On the supply side, I model the competition between car manufacturers and their pricing strategies, with and without the feebate policy. I do not model the choice of car characteristics and consider they are identical regardless of the regulatory environment. The marginal cost of each car model is estimated under the assumption that the car prices in 2008 are the optimal prices under the feebate policy. In the simulation of the market equilibrium absent the feebate policy, I predict prices and sales for each car model since both are jointly determined by demand and supply.

What is important here is that when setting its prices, the firm anticipates that consumers get a rebate or pay a tax and take up a part of the rebate or the tax. How much is left to the consumer depends on the competition of the market and the market power of car manufacturers.

In the end, the feebate policy improved consumer surplus and firms’ profits, surpassing the 223 million euros it cost in 2008. I find that the feebate caused a decrease in average carbon emissions of 1.56%, while average emissions of local pollutants – carbon monoxide, hydrocarbon, NOx, and PM – all increased. Emissions of local pollutants and carbon dioxide, however, increased once converted into annual tons. The increase in annual carbon emissions can be explained not only by the higher share of diesel cars, which implies more kilometers are driven, but also by the increase in the number of cars purchased. Indeed, the cars with low carbon emissions, which are already cheap cars, become even cheaper because of the rebates. This means that individuals who were not initially buying a car do buy a car, at least in my model. Nonetheless, including the cost of carbon and local pollutant emissions using standard levels still implies that the policy is globally welfare improving, with an estimated net benefit of 124 million euros.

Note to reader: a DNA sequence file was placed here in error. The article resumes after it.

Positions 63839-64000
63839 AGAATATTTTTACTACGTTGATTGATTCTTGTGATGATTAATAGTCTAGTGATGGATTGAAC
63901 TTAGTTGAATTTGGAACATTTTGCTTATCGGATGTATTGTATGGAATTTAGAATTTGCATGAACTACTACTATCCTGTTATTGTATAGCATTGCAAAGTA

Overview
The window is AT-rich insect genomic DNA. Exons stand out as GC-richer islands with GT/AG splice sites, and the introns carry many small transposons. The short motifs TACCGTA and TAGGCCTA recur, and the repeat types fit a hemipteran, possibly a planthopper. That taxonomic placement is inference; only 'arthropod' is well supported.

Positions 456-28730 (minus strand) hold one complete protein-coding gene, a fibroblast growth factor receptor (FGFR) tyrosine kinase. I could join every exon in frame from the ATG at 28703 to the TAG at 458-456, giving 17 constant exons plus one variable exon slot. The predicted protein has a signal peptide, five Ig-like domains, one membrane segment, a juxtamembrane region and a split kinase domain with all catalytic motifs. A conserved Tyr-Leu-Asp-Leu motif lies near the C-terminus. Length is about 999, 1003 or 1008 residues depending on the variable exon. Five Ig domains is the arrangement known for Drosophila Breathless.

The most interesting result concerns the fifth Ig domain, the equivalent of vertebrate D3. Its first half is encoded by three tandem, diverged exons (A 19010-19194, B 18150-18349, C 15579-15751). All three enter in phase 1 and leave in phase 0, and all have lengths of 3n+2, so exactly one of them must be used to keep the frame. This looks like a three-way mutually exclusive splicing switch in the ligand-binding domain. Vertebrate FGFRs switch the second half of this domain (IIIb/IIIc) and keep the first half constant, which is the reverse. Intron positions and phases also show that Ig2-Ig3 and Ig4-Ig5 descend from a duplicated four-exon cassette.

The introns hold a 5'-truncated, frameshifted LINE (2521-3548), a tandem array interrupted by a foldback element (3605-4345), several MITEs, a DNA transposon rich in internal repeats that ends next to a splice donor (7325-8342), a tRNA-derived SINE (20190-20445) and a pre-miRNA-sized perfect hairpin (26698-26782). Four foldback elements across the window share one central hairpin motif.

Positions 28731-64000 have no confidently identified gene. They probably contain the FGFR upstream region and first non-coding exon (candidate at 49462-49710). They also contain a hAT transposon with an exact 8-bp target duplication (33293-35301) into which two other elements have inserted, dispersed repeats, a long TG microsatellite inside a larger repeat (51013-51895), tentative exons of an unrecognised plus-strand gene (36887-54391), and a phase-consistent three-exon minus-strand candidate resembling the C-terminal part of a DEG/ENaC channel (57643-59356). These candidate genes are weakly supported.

Shifting the focus to the impact on income distribution, the main insight is that the feebate favoured the middle-income category at the expense of low and high-income classes. Moreover, given that the policy was not revenue neutral and contributed to a net deficit, the feebate could have been made redistributive if it were to be compensated by a proportional to income tax.

Clear winners and losers also appear among the car manufacturers. Car manufacturers are typically very specialised in different car segments: French manufacturers specialize in small, fuel-efficient cars, whereas bigger cars are the mainstay of the German car manufacturers. It comes as no surprise that the model points towards PSA and Renault, the two French manufacturers, as the winners of the feebate policy. The feebate policy increased their profits by 3.4% and 4% respectively, a considerably higher gain compared to increase in profits of the total industry (2.1%). Fiat group, the Italian manufacturer, increased its profits by 6.2% while Volkswagen, a German manufacturer very active on the compact car segment, only increased its profits by 0.3%. The other German manufacturers such as Porsche, BMW, and Mercedes-Daimler, were all severely hurt by this policy.